The movie 300, based on the epic graphic novel of Frank Miller, is about the Spartan King Leonidas and his army of three hundred men. The film chronicles the rigid upbringing of Leonidas and his defiance of the then Persian King – Xerxes – and the whole Persian Empire which eventually lead to the heroic battle of Thermopylae in 480 B.C. In this famed battle, Leonidas, with only a handful of three hundred men, had resolved to prepare themselves for battle against the advancing troops of Persia, in spite of the odds. For one thing, Sparta’s religious custom forbade at that particular time of the year (August) for their army to launch an attack or anything of that sort because of the coming festival of Carneia. Engagement to war would be an open rebellion against Sparta’s sacred tradition. Besides, the oracle predicted doom if war is pursued.
King Leonidas and the three hundred Spartan men stood their ground and fought against the divine Xerxes and his seemingly indestructible army, numbering by the millions. Although in this battle against the Persians, the Spartans seemed to have lost because of the death of Leonidas and his three hundred army, it nevertheless ignited a sense of unity and hope and renewed courage among the Spartans and the rest of Greece, when one of the three hundred named Dilios (in the film) returned to Sparta through the commission of Leonidas himself (before he died) and tell those who remained an eyewitness account of the three hundred Spartans’ battle led by King Leonidas against the invincible Persian soldiers. This only survivor was named in history as Aristodemus; he lost one eye in the battle.
~ The Dialogue between Leonidas and the First Persian Emissary.
The first of the series of events that led to the climax of the story was the coming of the first Persian Emissary. He came with his entourage with just a simple request from King Leonidas: for Sparta to offer “earth and water” as token of submission to the Persian King. The conversation between King Leonidas and the Emissary was so subtle that it eludes detection. It was a battle of words. Leonidas had forewarned the Emissary already to “choose carefully his words,” which he seemed to have ignored, because of arrogance due to the mighty Empire that he represented. Leonidas would have none of the demands of King Xerxes because he understood it would mean the slavery of all Spartan families.
~ Meeting with Ephialtes.
On their way to meet the Persian army at the pass of Thermopylae, Leonidas had a talk with Ephialtes. It was a crucial point in the story. When Leonidas rejected Ephialtes’ request to join the three hundred, it devastated the man and made out of him a traitor. He later decided to join the Persian troops and helped them by divulging to them the way to the rear of the Spartans; this led to the defeat of the Spartan’s three hundred. He was bribed with all the pleasures that life would otherwise deprive him by King Xerxes himself. In a miserable and desperate condition, Ephialtes had no other choice but to succumb to Xerxes offers; he knelt down and paid his homage to the King as unto a god.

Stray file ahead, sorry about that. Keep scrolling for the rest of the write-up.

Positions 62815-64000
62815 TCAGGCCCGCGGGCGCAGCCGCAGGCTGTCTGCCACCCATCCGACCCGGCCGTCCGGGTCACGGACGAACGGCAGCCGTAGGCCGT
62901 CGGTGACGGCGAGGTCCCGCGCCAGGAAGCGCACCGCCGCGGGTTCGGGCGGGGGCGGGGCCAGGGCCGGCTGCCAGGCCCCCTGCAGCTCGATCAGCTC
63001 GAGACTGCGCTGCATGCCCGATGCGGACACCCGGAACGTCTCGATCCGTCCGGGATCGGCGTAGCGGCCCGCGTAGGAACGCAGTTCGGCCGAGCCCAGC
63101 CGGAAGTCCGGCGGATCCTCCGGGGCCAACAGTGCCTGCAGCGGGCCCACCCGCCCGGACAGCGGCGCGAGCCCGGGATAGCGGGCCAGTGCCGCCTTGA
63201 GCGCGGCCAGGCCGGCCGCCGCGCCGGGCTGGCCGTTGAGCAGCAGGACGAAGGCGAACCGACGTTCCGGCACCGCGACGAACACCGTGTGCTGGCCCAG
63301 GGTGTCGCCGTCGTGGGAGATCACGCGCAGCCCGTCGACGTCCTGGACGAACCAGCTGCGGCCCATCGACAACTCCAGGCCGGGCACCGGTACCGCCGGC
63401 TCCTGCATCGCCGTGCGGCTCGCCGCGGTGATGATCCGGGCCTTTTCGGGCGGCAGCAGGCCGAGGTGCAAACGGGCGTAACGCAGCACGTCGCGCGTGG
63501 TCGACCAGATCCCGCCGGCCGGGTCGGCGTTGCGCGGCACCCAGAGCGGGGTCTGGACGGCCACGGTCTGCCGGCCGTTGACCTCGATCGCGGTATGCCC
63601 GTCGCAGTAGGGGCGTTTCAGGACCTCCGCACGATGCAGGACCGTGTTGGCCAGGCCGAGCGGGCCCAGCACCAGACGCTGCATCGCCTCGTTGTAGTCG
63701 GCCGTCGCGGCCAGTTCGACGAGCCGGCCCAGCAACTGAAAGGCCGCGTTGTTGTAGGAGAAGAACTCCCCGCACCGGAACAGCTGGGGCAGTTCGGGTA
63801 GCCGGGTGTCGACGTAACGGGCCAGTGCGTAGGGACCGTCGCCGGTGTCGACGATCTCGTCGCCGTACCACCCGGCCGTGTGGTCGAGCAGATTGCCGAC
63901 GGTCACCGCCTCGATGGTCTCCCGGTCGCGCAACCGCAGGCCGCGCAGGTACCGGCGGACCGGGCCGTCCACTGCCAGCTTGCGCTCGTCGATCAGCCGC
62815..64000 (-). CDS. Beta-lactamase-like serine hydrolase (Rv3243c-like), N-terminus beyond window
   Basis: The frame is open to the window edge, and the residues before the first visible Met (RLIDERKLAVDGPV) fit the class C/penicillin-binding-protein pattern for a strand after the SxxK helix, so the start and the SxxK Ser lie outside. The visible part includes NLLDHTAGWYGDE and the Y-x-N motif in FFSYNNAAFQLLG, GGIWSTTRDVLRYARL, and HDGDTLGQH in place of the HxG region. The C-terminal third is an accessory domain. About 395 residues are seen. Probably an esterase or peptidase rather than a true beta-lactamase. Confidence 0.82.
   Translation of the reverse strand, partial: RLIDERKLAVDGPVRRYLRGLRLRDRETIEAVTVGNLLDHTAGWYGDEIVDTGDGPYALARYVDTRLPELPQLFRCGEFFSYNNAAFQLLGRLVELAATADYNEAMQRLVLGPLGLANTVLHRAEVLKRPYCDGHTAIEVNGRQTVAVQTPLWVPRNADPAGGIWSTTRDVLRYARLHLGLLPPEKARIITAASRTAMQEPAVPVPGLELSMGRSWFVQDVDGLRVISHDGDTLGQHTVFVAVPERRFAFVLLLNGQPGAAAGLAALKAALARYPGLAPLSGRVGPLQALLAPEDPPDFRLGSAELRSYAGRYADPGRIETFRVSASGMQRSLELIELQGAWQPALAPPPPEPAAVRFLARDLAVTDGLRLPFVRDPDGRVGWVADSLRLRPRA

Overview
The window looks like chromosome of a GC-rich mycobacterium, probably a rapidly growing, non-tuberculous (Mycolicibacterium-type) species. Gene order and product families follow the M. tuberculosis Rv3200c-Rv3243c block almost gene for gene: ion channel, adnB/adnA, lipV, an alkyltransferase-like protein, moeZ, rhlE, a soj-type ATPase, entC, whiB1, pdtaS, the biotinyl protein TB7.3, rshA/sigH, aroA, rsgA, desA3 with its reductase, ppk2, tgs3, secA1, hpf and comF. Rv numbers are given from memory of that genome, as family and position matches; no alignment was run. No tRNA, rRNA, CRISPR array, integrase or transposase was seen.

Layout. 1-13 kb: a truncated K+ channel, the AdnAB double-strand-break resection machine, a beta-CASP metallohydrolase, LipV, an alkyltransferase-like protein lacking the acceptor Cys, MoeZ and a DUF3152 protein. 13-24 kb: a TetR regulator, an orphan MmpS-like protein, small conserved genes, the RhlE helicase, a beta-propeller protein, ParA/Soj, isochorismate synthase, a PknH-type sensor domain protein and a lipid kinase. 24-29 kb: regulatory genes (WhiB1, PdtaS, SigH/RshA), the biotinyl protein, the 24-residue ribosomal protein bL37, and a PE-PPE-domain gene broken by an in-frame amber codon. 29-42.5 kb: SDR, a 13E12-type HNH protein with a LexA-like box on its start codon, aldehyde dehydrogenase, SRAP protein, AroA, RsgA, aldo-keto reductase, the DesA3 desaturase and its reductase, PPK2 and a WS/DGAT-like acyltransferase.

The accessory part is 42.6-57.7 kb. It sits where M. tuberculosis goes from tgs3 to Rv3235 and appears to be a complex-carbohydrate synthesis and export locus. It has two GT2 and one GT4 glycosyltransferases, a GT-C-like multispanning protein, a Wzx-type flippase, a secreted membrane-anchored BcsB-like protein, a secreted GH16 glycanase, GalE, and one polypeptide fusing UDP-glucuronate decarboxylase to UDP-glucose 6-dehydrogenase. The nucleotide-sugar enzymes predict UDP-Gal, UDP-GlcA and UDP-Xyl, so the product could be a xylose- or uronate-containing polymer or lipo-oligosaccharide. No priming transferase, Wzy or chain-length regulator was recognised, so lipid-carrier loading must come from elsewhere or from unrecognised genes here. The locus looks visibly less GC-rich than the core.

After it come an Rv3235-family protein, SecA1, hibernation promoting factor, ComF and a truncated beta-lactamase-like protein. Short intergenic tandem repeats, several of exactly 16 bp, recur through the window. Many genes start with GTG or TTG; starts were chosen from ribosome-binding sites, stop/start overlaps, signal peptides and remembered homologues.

~ The Council’s Audience with Leonidas Wife (Sparta’s Queen Gorgo).
Because of the unpopular decision of Leonidas to wage that battle against the Persians to protect Sparta, the Spartans, especially the Council, were divided whether to send more troops to reinforce the three hundred men army of Leonidas. The odds against the support of the council were aggravated by the smear campaign of one of the councilmen, Theron. He blackmailed the Queen, and after succeeding, he yet continued his campaign to discourage the Council’s support and opposed the Queen while she was pleading before the chamber for the future of Sparta’s families and children. Councilman Theron charged that it was Leonidas who brought that war on Sparta, and the Queen defended it was the Persian King Xerxes who brought war on them. Their exchanged of words had become heated because of Theron’s contempt of the Queen until finally, because the Queen could not contain it any longer, she grabbed a soldier’s sword and pierce the councilman with it to his death.
~ Leonidas’ Final Encounter with Xerxes and His Army, The Immortals.
This was to be the last and final battle with which Leonidas and his three hundred army would engage. As usual, the pleadings of the divine Xerxes through his spokesperson was for Leonidas to surrender his arms and bow before him as god. Leonidas could retain the land of Sparta, he would be declared the greatest warlord in all of Greece, and most of all spared with the three hundred of their lives. At this final encounter, Ephialtes the traitor was with the Persian army already, begging and pleading with Leonidas to use his reason and surrender. This episode was the peak of the movie. It was breath-taking as it seemed to have changed and convinced Leonidas to lay down his arms and accept the terms of Persia’s King. But then, Leonidas as it was consistent with his person and Sparta’s esteem, continued his defiance of Persia’s rule to the end – until his and all the army of three hundred’s death.
The movie is all about courage, and dignity, and pride in one’s legacy. Though short and somewhat foolhardy, it will not fail to stimulate patriotism and love for noble principles, and sharpen one’s eyes to choose the best decision where the situation seems to offer none.